Diabetes not only raises your blood sugar levels, but can have a harmful effect on your bones and joints as well. According to research studies conducted by the Centers for Disease Control and Prevention, about 47% of arthritic patients also have diabetes, indicating a strong link between these two conditions.
Though the exact mechanism by which diabetes effects your bone health is unclear, it has been suggested that diabetic neuropathy (nerve damage), obesity, and arterial disease may play a significant role in increasing your risk of developing bone and joint problems. The following are some bone and joint problems associated with diabetes:
- Charcot joint – A degenerative joint condition associated with nerve damage that primarily affects the feet. Symptoms include joint swelling, numbness, tingling, and loss of sensation. Treatment includes limited weightbearing and the use of orthotics to support the joint.
- Diffuse idiopathic skeletal hyperostosis (DISH) – Hardening of the ligaments and tendons. The condition commonly affects the spine causing neck and back stiffness. Treatment involves symptomatic relief with pain medication and in severe cases surgery may be required to remove bone.
- Osteoporosis – A condition characterized by weak and brittle bones that can easily fracture. Making healthy lifestyle changes that include getting plenty of exercise and a calcium-rich diet will help to prevent rapid loss of bone mass caused this condition.
- Diabetic hand syndrome - The skin of the hands become thickened and waxy. This condition is also known as diabetic cheiroarthropathy. In an advanced stage, you will not be able to fully extend your fingers. Physical therapy and optimizing blood sugar control may help slow down the disease process.
- Dupuytren's contracture – Thickening and scarring of the skin and connective tissue in the palm of the hand causing contracture and inability to straighten the fingers. Treatment involves steroid injections and surgery to break apart the hardened bands of connective tissue.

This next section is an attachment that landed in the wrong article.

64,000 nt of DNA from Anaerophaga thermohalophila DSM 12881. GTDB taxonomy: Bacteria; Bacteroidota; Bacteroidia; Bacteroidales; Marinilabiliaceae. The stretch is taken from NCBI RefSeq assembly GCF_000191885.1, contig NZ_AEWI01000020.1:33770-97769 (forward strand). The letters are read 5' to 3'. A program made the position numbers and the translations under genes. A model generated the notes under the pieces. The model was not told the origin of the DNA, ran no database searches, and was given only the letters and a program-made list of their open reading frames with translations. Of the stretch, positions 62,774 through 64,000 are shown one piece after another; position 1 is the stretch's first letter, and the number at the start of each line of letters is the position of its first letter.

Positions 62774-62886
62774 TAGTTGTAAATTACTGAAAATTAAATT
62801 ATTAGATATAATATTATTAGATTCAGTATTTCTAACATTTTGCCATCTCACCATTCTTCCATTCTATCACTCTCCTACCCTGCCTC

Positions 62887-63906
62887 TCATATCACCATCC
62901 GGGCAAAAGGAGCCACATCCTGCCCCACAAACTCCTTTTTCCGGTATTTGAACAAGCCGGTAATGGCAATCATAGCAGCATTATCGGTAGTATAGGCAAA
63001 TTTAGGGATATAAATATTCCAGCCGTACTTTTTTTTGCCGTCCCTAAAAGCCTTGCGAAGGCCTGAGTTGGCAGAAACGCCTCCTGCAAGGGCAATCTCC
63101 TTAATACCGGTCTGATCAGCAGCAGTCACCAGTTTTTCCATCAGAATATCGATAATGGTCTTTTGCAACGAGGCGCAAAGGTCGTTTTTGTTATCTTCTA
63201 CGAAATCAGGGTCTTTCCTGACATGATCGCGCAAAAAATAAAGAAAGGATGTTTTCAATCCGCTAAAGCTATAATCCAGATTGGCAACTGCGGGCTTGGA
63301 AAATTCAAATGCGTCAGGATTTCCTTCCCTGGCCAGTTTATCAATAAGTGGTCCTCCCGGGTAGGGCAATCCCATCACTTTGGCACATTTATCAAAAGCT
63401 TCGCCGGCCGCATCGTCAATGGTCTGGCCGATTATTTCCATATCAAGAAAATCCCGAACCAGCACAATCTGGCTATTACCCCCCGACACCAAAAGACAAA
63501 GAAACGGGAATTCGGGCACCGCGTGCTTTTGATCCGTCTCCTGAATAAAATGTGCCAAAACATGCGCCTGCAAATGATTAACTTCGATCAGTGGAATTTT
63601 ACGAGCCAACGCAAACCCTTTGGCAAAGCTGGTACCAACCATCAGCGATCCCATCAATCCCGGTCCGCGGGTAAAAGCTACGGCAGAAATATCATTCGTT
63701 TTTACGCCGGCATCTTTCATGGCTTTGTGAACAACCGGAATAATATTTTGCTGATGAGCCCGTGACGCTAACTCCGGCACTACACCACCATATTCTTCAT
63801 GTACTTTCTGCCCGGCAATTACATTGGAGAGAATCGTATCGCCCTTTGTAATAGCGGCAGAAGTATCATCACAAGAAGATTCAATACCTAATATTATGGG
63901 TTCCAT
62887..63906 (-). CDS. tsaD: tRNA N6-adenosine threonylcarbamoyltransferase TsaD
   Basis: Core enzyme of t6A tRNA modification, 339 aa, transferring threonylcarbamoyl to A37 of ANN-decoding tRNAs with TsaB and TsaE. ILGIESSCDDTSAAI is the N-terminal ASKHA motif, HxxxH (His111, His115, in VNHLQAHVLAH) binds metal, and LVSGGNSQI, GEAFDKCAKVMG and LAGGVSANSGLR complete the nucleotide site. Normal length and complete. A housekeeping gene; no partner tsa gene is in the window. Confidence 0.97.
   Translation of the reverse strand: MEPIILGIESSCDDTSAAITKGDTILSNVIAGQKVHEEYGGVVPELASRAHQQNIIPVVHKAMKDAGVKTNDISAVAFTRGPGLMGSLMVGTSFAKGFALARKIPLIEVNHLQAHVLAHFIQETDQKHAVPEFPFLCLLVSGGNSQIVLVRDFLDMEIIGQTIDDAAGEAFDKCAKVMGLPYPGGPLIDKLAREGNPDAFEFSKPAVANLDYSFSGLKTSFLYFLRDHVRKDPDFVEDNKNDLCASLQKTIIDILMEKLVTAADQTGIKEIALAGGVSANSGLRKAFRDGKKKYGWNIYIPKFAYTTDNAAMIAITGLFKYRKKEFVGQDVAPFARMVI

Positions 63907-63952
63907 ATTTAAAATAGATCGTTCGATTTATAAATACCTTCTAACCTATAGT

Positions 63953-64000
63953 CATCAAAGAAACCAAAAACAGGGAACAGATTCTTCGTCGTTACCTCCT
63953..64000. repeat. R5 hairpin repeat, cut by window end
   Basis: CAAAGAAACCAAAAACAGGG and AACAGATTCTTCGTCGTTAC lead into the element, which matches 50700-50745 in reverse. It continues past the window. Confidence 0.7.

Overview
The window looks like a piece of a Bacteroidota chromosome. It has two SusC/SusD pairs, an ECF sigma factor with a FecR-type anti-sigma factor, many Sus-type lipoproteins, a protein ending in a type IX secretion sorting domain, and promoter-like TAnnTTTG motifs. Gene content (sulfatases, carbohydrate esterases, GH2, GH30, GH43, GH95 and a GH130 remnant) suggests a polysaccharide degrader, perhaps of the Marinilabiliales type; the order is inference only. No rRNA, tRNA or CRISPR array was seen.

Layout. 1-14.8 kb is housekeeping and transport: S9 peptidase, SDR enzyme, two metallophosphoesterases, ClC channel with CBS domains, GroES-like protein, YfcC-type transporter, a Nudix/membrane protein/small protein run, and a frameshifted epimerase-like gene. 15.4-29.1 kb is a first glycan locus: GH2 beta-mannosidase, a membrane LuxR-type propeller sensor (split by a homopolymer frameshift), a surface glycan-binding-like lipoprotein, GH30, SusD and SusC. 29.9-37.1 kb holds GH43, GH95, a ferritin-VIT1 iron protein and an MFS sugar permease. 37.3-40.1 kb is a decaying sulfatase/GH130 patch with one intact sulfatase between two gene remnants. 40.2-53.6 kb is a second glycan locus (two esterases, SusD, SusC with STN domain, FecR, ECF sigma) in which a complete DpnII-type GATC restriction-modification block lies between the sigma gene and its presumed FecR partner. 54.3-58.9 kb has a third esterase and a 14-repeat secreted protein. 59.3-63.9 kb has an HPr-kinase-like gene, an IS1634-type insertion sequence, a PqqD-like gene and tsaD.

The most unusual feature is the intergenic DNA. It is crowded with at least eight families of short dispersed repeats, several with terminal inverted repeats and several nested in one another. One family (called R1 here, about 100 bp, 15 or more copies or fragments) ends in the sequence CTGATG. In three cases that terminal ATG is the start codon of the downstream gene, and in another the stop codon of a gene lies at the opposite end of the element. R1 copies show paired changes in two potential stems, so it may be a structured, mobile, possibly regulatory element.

- Frozen shoulder – Restricted range of motion and pain in the shoulder. Often only one shoulder is affected. Diabetics are at a high risk for developing this condition. Aggressive physical therapy may help preserve range of motion and strength in the affected shoulder joint.
- Osteoarthritis - Breakdown of joint cartilage. Obesity, which is a common risk factor for diabetes and osteoarthritis, may be the primary cause for this condition. Management of osteoarthritic symptoms includes physical therapy to reduce joint pain as well as diet and exercise to lose weight.
An important key to managing bone and joint problems associated with diabetes is early diagnosis and prompt treatment. If you experience joint pain, weakness, numbness, or swelling, consult your doctor or an orthopedic physician as soon as possible.
Dr. Domb is a nationally recognized orthopaedic surgeon specializing in sports medicine and arthroscopic surgery of the hip, shoulder and knee. A noted pioneer in advanced new techniques in hip arthroscopy, he delivers innovative treatments for patients with hip injuries such as impingement and labral tears. Dr. Domb is also an expert in arthroscopic surgery of the shoulder and knee, adept in specialized techniques including arthroscopic rotator cuff repair and all-inside ACL reconstruction.